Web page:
‘Plague take them fellows.
I 'spect they'll spile my grease yet before they stop their foolishness.’
Soon after, the major looked at his watch and proposed that we should go into one of the ‘bomb-proofs’ and join in the noonday prayer-meeting.
I am afraid that some other feeling besides a devotional spirit prompted me to acquiesce at once.
But when we went in we found the large ‘bomb-proof’ filled with devout worshippers, and it proved one of the most tender, precious meetings I ever attended.
If I mistake not Rev. John W. Ryland
(then orderly sergeant of the King
and Queen Company) led the singing, and they sang, with tender pathos which touched every heart, some of those old songs which dear old ‘Uncle Sam Ryland
’ used to sing, and which were fragrant with hallowed memories of ‘Bruington
(I wonder if ‘Uncle Sam’ is not now singing, with Richard Hugh Bagby
and other loved ones, some of those same old songs, for surely they were sweet enough for even the heavenly choir.)
I might write columns about those services in the trenches, but I can find space now for only one other incident.
In the summer of 1864 I preached a good deal in Wright
's Georgia Brigade, where we had a precious revival, and a large number of professions of conversion.
The brigade was stationed at a point where the opposing lines were some distance apart, and I used to stand on a plat of grass in front of the trenches while the men would gather close around me, or sit on the parapet before me. One night, with a full moon shedding its light upon us, we had an unusually large congregation and a service of more than ordinary interest and power.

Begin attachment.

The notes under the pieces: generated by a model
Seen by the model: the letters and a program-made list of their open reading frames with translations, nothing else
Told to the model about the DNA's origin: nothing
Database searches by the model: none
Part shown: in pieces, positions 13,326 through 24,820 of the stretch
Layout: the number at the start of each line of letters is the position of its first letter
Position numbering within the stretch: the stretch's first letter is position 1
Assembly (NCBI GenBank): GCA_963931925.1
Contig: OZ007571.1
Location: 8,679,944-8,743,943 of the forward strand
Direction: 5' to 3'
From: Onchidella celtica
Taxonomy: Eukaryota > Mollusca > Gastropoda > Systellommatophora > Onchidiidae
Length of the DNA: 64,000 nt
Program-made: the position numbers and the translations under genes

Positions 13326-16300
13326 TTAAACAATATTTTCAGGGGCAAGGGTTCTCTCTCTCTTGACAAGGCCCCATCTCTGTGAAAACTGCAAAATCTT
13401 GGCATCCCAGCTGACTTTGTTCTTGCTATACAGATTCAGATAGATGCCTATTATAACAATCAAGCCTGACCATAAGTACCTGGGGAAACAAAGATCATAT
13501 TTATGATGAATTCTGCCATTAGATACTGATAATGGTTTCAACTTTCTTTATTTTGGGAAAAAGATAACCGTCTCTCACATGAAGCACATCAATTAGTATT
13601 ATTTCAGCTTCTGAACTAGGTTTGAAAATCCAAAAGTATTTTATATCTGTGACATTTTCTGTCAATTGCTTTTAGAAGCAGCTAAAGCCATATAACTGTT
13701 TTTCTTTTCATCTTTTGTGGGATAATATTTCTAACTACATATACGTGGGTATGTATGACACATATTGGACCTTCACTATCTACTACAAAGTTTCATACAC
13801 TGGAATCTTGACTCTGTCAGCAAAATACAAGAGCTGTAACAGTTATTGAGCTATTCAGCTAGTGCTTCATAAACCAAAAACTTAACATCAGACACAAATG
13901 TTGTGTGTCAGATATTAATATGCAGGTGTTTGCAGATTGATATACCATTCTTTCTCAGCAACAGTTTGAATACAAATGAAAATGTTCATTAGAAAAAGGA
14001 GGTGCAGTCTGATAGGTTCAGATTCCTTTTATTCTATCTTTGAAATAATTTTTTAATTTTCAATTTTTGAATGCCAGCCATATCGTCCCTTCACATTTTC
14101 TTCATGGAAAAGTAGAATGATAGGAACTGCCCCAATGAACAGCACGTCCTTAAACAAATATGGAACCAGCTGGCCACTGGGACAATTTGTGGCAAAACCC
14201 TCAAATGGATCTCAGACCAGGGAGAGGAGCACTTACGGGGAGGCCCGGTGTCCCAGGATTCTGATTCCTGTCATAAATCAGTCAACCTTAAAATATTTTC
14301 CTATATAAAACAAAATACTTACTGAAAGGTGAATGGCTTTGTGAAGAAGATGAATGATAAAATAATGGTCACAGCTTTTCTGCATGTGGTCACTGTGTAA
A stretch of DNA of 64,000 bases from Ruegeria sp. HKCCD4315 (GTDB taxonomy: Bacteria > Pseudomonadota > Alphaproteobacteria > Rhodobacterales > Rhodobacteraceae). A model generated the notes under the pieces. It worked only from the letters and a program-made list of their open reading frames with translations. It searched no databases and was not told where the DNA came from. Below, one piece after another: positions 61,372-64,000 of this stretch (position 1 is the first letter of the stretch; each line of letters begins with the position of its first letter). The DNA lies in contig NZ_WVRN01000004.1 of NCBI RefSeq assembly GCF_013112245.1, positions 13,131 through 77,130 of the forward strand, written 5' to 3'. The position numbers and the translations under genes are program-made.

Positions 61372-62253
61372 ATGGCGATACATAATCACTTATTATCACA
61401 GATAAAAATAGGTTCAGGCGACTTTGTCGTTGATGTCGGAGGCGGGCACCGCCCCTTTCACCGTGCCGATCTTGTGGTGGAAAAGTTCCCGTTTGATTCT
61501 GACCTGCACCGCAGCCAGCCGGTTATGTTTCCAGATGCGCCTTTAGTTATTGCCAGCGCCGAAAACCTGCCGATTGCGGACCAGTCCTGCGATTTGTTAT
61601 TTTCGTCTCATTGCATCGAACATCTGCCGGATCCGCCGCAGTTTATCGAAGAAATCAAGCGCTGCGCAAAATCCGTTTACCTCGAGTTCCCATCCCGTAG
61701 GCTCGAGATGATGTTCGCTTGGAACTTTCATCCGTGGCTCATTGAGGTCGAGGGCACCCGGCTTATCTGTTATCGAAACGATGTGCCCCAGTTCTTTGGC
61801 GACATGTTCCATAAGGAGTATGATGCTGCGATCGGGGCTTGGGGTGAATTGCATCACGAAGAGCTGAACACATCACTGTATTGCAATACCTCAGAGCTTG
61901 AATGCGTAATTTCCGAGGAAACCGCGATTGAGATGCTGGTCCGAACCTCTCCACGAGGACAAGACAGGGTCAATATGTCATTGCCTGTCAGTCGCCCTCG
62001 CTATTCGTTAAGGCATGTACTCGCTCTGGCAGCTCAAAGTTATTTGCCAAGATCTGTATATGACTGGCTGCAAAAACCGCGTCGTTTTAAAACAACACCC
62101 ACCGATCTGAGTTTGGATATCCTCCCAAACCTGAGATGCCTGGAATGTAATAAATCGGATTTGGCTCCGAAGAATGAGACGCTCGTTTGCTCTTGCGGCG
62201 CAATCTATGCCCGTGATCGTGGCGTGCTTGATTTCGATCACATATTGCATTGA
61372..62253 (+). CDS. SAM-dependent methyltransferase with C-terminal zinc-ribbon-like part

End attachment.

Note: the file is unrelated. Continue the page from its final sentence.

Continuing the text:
A large number came forward for prayer, there were a number of professions of faith in Christ
, and at the close of the service I received nine for baptism, and had just announced that I would administer the ordinance in a pond near by at 9 o'clock the next morning, when the ‘long roll’ beat, the brigade formed at once, and in a few minutes were on the march to one of the series of bloody battles which we had that summer.
Several days later the brigade returned to its quarters, and I went back to resume my meetings, and look up my candidates for baptism.
I found, alas!
that out of the nine received three had been killed, two were wounded and one was a prisoner, so that there were only three left for me to baptize.
The alacrity with which the men went to work to build chapels